LinkedIn CEO Jeff Weiner explains his No. 1 management principle


jeff weiner

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LinkedIn CEO Jeff Weiner.

Since becoming CEO in 2009, Jeff Weiner has led LinkedIn to become a network of 364 million registered users with offices in 30 countries and a market cap of $26 billion.


Weiner's leadership style has earned him the trust of founder and chairman Reid Hoffman, his team, and LinkedIn investors. Glassdoor named him the highest-rated CEO of 2014.

Earlier this year, Weiner spoke at the Wisdom 2.0 conference in San Francisco, where he explained that his "first principle of leadership" is what he calls "compassionate management." It's the simple-to-learn but difficult-to-master idea of using empathy to yield efficiency.

He used the example of a manager sitting down with an employee who's frazzled.

From the manager's side, "anyone's knee-jerk reaction is to become defensive or equally frustrated or angry, maybe anxious, as opposed to taking a moment to understand where that person's coming from," Weiner said. "And more often than not, if we can become spectators to our own thoughts in those moments, especially as we become emotional, we'll recognize that they may be triggering something in us."


If you let that trigger take hold of you, he continued, "then you get involved in this very vicious cycle, where they're angry, you're angry, and you're not being rational per se, you're not being logical, you're not trying to win, you're not trying to achieve a shared sense of purpose. It's just about being right and getting your point across."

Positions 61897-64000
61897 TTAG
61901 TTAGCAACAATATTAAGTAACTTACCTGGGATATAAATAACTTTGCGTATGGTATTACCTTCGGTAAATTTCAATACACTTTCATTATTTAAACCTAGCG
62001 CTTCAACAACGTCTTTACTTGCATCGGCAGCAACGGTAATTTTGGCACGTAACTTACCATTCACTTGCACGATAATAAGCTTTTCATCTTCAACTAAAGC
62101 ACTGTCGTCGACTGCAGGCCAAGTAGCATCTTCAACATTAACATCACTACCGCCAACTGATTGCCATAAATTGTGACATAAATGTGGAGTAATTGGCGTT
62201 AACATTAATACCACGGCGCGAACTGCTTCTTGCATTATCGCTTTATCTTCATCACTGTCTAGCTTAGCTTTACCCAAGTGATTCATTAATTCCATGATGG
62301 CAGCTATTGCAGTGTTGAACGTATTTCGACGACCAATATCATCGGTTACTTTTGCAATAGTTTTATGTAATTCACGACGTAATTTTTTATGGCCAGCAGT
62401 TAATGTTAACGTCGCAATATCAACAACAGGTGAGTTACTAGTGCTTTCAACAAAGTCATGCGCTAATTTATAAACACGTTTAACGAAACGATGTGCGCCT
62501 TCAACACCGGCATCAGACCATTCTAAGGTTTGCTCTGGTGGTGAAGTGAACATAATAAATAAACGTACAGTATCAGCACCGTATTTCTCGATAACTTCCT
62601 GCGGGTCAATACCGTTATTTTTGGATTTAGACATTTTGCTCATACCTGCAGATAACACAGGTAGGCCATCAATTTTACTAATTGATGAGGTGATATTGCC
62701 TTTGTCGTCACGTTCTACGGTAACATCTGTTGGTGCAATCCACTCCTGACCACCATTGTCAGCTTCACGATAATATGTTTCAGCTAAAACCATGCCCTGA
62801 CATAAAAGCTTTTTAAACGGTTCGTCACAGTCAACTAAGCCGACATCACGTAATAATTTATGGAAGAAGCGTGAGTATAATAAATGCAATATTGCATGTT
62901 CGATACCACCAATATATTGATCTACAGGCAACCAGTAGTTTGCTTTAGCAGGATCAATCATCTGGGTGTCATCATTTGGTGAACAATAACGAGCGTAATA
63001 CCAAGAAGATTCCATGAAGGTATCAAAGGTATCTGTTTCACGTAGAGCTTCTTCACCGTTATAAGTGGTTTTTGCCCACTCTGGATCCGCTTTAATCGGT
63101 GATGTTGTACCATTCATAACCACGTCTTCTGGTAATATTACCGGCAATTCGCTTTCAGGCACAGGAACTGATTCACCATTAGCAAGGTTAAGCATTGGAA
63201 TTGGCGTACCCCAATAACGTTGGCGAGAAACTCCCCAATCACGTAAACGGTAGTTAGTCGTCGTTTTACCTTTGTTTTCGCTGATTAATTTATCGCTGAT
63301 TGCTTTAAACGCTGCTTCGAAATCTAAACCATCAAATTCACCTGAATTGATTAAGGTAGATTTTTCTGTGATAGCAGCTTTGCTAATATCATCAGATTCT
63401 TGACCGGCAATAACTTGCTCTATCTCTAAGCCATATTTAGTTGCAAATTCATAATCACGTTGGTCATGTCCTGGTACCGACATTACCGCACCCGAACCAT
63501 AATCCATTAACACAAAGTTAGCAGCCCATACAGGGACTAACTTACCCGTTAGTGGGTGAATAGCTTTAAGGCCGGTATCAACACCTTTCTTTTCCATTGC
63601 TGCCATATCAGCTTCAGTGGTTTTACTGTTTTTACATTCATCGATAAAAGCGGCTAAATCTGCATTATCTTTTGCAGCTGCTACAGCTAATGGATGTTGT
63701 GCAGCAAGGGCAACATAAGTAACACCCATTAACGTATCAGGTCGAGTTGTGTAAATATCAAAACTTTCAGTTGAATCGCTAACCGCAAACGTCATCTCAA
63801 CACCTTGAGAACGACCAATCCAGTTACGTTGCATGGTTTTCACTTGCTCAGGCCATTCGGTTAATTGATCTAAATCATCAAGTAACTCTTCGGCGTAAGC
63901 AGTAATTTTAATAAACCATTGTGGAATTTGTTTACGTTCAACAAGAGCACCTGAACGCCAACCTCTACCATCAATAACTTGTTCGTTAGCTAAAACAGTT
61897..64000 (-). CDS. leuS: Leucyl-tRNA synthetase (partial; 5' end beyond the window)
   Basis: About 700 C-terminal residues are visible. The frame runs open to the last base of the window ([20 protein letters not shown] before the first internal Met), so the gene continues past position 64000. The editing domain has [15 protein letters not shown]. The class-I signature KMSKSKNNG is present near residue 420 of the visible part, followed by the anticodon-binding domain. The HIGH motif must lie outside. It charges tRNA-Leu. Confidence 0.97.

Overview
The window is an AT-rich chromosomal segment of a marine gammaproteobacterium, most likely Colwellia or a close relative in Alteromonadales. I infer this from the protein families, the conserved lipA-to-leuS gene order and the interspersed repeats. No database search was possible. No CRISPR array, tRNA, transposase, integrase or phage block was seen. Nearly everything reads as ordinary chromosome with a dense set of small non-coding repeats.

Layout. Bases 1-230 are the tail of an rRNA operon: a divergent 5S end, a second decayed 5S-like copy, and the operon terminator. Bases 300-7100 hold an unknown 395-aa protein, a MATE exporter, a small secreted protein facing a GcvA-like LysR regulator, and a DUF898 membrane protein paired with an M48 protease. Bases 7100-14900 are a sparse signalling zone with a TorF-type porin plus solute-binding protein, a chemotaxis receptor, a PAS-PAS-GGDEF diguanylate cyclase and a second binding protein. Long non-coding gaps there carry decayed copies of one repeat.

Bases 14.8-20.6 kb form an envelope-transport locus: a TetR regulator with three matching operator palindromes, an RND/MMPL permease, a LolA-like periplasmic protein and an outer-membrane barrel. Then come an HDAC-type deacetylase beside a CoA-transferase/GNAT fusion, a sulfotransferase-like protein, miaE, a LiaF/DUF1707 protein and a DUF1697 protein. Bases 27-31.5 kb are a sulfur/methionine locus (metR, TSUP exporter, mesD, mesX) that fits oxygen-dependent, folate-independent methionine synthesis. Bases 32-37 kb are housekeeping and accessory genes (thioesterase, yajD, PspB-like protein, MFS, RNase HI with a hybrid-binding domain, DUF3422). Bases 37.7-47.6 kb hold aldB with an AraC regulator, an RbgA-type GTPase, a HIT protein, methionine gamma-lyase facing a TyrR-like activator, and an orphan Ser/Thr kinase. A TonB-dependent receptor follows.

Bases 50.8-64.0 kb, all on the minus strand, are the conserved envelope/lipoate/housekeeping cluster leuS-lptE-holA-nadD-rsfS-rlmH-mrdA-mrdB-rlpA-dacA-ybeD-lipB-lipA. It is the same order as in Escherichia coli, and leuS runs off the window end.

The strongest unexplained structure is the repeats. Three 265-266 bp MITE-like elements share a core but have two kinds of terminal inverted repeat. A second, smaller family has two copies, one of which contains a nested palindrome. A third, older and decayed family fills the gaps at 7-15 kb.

Before getting to this point, Weiner said, it's necessary to take a moment to try to understand where the employee is coming from.

It can be that they "don't have any nefarious intention whatsoever," he said. It could be driven by something happening in their personal life or a misunderstanding of what's required of them. That's why it's important to provide room for external factors that may be influencing them, and then have a discussion about the root of the problem.

"You can connect with that person in a way where you are going to achieve the right outcome," he said. "And I think that's an essential part of the way we manage at the company. It's managing compassionately."

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